FMRFamide

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FMRFamide
FMRF amide.svg
Names
Other names
FMRF amide; H-Phe-Met-Arg-Phe-NH2; L-Phenylalanyl-L-methionyl-L-arginyl-L-phenylalaninamide
Identifiers
3D model (JSmol)
UNII
Properties
C29H42N8O4S
Molar mass 598.77 g·mol−1
Except where otherwise noted, data are given for materials in their standard state (at 25 °C [77 °F], 100 kPa).
Infobox references

FMRFamide (H-Phe-Met-Arg-Phe-NH2) is a neuropeptide from a broad family of FMRFamide-related peptides (FaRPs) all sharing an -RFamide sequence at their C-terminus. First identified in Hard clam (Mercenaria mercenaria),[1] it is thought to play an important role in cardiac activity regulation.[2] Several FMRFamied related peptides are known, regulating various cellular functions and possessing pharmacological actions, such as anti-opiate effects.[3] In Mercenaria mercenaria, FMRFamide has been isolated and demonstrated to increase both the force and frequency of the heartbeat through a biochemical pathway that is thought to involve the increase of cytoplasmic cAMP in the ventricular region.[4]

FMRFamide is an important neuropeptide in several phyla such as Insecta, Nematoda, Mollusca, and Annelida.[5] It is the most abundant neuropeptide in endocrine cells of insect alimentary tracts along with allatostatin and tachykinin families, however the neuropeptide’s function is not known. Generally, the neuropeptide is encoded by several genes such as flp-1 through flp-22 in C. elegans. The common precursor of the FaRPs is modified to yield many different neuropeptides all having the same FMRFamide sequence. Moreover, these peptides are not functionally redundant.[6]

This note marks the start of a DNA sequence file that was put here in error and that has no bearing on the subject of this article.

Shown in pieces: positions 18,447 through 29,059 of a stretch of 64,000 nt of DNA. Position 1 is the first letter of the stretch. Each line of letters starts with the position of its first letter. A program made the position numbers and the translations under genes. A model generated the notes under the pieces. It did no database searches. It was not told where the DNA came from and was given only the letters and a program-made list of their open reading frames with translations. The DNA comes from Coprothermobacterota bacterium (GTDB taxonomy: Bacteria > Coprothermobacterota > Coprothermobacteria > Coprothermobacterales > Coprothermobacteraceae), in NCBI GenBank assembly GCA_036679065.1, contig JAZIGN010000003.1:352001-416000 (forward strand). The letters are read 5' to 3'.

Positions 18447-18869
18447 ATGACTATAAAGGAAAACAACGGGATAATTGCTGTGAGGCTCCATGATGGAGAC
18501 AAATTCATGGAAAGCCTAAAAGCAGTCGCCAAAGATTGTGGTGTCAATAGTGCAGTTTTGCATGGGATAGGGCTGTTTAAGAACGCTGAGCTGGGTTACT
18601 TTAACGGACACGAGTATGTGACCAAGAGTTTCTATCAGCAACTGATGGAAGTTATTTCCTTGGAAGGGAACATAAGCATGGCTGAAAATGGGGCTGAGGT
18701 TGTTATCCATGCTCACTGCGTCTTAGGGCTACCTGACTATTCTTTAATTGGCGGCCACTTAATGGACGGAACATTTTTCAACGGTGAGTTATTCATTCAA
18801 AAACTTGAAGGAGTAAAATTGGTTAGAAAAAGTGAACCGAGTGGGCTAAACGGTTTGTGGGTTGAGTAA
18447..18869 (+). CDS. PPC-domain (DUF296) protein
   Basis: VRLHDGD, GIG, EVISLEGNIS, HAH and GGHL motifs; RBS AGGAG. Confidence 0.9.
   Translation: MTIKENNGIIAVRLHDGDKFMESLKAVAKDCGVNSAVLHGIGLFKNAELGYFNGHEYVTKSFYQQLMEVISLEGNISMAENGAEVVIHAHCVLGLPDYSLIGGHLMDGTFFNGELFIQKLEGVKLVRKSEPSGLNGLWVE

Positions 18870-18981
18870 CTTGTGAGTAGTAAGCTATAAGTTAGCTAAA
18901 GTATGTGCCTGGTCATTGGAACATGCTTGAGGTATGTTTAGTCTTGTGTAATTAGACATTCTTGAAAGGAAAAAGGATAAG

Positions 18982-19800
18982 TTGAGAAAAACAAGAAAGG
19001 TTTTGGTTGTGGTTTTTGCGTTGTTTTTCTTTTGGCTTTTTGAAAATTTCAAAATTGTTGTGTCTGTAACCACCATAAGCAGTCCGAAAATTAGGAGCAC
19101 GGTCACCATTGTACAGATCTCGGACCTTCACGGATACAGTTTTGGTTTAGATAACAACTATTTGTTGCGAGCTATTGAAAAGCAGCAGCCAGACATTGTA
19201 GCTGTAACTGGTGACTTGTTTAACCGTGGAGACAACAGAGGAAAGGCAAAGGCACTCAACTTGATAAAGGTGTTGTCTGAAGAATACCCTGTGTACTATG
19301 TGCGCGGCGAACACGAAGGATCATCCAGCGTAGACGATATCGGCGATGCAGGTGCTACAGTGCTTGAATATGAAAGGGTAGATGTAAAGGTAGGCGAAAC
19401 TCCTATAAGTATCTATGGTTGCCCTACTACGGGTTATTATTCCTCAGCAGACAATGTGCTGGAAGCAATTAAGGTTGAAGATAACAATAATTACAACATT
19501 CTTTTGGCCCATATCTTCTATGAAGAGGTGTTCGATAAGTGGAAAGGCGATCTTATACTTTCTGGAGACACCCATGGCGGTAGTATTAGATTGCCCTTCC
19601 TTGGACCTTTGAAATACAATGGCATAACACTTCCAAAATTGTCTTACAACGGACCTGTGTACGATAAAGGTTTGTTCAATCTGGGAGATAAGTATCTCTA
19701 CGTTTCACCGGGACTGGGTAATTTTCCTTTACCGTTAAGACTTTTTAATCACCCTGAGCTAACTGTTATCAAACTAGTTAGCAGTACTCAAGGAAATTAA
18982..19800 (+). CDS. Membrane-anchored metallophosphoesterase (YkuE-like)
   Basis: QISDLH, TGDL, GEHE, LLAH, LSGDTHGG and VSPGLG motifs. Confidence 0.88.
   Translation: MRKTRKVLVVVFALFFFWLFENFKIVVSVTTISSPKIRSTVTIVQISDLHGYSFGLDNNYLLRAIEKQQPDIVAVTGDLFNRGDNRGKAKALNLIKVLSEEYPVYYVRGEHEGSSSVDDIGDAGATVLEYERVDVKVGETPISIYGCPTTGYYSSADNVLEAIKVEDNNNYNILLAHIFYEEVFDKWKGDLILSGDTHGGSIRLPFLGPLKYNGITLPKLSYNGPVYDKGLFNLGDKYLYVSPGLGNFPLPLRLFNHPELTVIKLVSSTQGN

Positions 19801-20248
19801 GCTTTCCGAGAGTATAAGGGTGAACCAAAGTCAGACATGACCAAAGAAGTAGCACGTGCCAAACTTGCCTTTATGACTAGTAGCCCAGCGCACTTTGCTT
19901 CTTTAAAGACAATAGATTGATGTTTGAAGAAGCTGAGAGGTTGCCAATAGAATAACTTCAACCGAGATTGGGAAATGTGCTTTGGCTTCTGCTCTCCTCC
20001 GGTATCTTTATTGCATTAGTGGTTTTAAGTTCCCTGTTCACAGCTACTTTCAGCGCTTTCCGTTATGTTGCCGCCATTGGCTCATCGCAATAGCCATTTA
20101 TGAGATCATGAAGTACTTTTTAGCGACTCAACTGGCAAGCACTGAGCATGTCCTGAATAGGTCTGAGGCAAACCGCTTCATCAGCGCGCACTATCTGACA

In invertebrates, the FMRFamide-related peptides are known to affect heart rate, blood pressure, gut motility, feeding behaviour and reproduction. In vertebrates such as mice, they are known to affect opioid receptors resulting in elicitation of naloxone-sensitive antinociception and reduction of morphine-induced antinociception.[7]

Detection of this neuropeptide is important because its expression lays down the foundation of the CNS in the early stages of development in invertebrates. In recent years, neuromodulatory actions of FMRFamide in invertebrates have become more apparent. This is, in part, due to the extensive studies done on the Planorbid and Lymnaeid families of pond snails.[8]

See also[edit]

References[edit]

  1. ^ Price, D.; Greenberg, M. (1977). "Structure of a molluscan cardioexcitatory neuropeptide". Science. 197 (4304): 670–671. Bibcode:1977Sci...197..670P. doi:10.1126/science.877582. ISSN 0036-8075. PMID 877582.
  2. ^ López-Vera, Estuardo; Aguilar, Manuel B.; Heimer de la Cotera, Edgar P. (2008). "FMRFamide and related peptides in the phylum mollusca". Peptides. 29 (2): 310–317. doi:10.1016/j.peptides.2007.09.025. PMID 18241957.
  3. ^ Rőszer, Tamás; Bánfalvi, Gáspár (2012). "FMRFamide-related peptides: Anti-opiate transmitters acting in apoptosis". Peptides. 34 (1): 177–185. doi:10.1016/j.peptides.2011.04.011. PMID 21524675.
  4. ^ Higgins et al., 1978[full citation needed]
  5. ^ Oetken M, Bachmann J, Schulte-Oehlmann U, Oehlmann J (2004). Evidence for endocrine disruption in invertebrates. Int. Rev. Cytol. International Review of Cytology. 236. pp. 1–44. CiteSeerX 10.1.1.322.4762. doi:10.1016/S0074-7696(04)36001-8. ISBN 9780123646408. PMID 15261735.
  6. ^ Li C, Kim K, Nelson LS (November 1999). "FMRFamide-related neuropeptide gene family in Caenorhabditis elegans". Brain Res. 848 (1–2): 26–34. doi:10.1016/S0006-8993(99)01972-1. PMID 10612695.
  7. ^ Raffa RB, Connelly CD (July 1992). "Supraspinal antinociception produced by [D-Met2]-FMRFamide in mice". Neuropeptides. 22 (3): 195–203. doi:10.1016/0143-4179(92)90162-P. PMID 1331846.
  8. ^ Bulloch AG, Price DA, Murphy AD, Lee TD, Bowes HN (September 1988). "FMRFamide peptides in Helisoma: identification and physiological actions at a peripheral synapse". The Journal of Neuroscience. 8 (9): 3459–69. doi:10.1523/JNEUROSCI.08-09-03459.1988. PMID 3171684.

External links[edit]